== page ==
The scriptures selected for this day are evocative, powerful, and intense; they are all based on one theme - Satan tempted Adam & Eve, and Jesus. Adam & Eve yielded their will to the tempter, and Jesus submitted his will to God. The Creation story is shrouded in many questions the text doesn't address - yet there is a message for us.
In the Epistle to the Romans, Apostle Paul eloquently recounts the theology of this redemption story like no other. 'Human sin,' he explains, 'spread universally like an epidemic;' - 'all die through Adam's trespass,' and 'through Jesus, the remedy runs like a medicine to all who take it.' The story is sympathetic, yet there is hope and grace even in the tragedy.
Most people take the Creation Story at face value. The story sounds like a Sci-Fi movie script, and more so as we try to narrate the story to children or if they tell their versions using legendary stories they know. Indeed, several 'bodies of stories' of mythological legends from different cultures exist. And, like the 'Fall and Redemption' story, the hero or heroine rescues the victims from the 'bad guy.' In C.S. Lewis' book, 'The Siler Chair,' the evil witch appears as a beautiful lady. 'Her voice is of an angel; her charm disarms; her words soothe. She weaves an entrapment around her victims, and they are defeated. Her rage reveals her true form as [she] seeks to crush her victims.'
Unlike the mythological stories, we still are part of the Genesis story; Adam and Eve are defeated - they are afraid, hide from God, and blame others. From here on, childbearing becomes painful, and a woman's relationship with her husband will always be a struggle. God curses the ground so that only with great toil and sweat do we pry from it the very food we must have to survive. And then we age, our bodies rot and return to the mud from which we're formed. Yuck!
It is not that the Creation story is believable – that's not the issue here. The story is credible because it describes us and tells the truth about humanity. In our unique ways, we are a mirror image of Adam and Eve. We are forced to decide what to do with something that looks good, seems perfect, tastes excellent, and is popular. All the wrong things we love (or, to put it bluntly) – all the sins we intentionally or unintentionally choose are in those categories.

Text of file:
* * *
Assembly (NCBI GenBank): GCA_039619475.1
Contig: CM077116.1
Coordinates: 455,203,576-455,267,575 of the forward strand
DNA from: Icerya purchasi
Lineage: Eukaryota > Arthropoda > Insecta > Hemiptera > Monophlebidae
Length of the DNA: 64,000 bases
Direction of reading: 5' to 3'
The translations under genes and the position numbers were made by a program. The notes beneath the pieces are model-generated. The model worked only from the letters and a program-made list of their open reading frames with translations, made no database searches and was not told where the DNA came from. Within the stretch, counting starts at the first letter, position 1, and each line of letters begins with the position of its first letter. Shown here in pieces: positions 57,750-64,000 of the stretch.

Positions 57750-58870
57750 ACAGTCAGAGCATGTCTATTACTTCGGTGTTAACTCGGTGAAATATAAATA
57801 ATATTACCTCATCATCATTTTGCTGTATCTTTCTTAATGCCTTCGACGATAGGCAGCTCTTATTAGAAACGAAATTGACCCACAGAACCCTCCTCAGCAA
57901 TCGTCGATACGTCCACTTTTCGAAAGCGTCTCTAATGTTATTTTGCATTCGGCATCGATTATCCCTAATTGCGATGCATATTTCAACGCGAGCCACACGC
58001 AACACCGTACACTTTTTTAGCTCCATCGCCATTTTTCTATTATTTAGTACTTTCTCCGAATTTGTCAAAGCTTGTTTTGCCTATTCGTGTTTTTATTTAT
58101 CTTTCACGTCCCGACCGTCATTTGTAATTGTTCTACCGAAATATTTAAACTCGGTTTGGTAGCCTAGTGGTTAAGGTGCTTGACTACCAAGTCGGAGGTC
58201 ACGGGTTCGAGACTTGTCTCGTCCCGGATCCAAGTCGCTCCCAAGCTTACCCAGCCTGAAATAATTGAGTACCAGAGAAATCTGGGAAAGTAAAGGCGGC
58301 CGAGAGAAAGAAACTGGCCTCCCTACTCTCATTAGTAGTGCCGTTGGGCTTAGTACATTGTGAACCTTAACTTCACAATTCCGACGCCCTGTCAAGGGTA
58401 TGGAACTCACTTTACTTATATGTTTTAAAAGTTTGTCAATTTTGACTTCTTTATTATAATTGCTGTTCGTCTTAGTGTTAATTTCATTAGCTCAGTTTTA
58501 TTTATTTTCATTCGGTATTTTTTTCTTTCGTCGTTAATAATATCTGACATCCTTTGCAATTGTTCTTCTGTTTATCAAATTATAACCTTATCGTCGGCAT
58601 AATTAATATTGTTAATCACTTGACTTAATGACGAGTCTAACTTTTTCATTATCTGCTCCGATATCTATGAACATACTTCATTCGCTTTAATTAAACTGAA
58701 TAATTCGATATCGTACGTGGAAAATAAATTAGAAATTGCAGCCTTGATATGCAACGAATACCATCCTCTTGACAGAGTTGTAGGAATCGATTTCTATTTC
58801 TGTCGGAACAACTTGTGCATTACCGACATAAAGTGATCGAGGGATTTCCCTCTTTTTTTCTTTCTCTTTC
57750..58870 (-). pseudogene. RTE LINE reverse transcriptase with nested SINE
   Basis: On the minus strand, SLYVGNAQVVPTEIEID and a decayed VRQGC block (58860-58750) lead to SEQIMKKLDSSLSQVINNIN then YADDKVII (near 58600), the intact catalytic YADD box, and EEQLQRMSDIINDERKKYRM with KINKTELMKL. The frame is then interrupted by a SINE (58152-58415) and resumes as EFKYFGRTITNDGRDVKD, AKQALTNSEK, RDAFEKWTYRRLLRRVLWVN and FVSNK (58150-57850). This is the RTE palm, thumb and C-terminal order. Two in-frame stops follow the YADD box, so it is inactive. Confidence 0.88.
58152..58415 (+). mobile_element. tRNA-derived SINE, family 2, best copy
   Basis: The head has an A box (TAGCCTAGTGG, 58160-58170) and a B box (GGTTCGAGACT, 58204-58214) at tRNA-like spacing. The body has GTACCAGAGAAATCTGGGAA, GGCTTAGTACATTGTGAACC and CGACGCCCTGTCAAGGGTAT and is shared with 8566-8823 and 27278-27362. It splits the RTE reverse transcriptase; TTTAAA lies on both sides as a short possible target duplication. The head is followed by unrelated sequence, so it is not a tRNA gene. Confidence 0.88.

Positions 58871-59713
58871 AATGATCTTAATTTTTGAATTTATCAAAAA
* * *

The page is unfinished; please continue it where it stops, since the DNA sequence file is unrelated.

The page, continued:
Still, as we have learned from Adam and Eve's story, there are consequences to the choices we make. They were well aware of the effects of their choices, but they put God to the test, and nothing else worked after that. As sad as are the physical consequences of sin, the spiritual reality is far more frightening. We are naturally sinful – we cannot exempt ourselves because of our weaknesses.
In the gospel, Matthew tells us that Satan came to Jesus at his weakest point when he had fasted for 40 days in the wilderness. Satan did not appear in his true form – not as a pretty snake or a creature with horns. Satan never appears in his true form. His craftiness means he disguises himself using good and bad things to tempt us to rebel against God and destroy ourselves. Satan lies and deceives, and his power is far greater than we hope to resist. That's why we cannot redeem ourselves. We need a Savior who stands between God and us.
So, the message in these two stories is to warn us; we must stay alert, be more assertive, and develop spiritual habits – just as Jesus applied in his case. Over time, we have come to trust that Lent is an excellent opportunity to exercise some of our spiritual habits. At the same time, we must be careful of thinking we can fast for forty days and use what we have developed spiritually to escape our situations temporarily. That will miss the point of spiritual growth and make us forget or misunderstand spirituality.
As we celebrate the Holy Communion, we will come to the altar together to celebrate the victory Jesus won by doing the will of the Father – by dying on our behalf. We will feed on the bread and wine with thanksgiving in remembrance of Christ's death and resurrection to cover our sins and to live under grace. The biggest threat is facing our readiness. AMEN!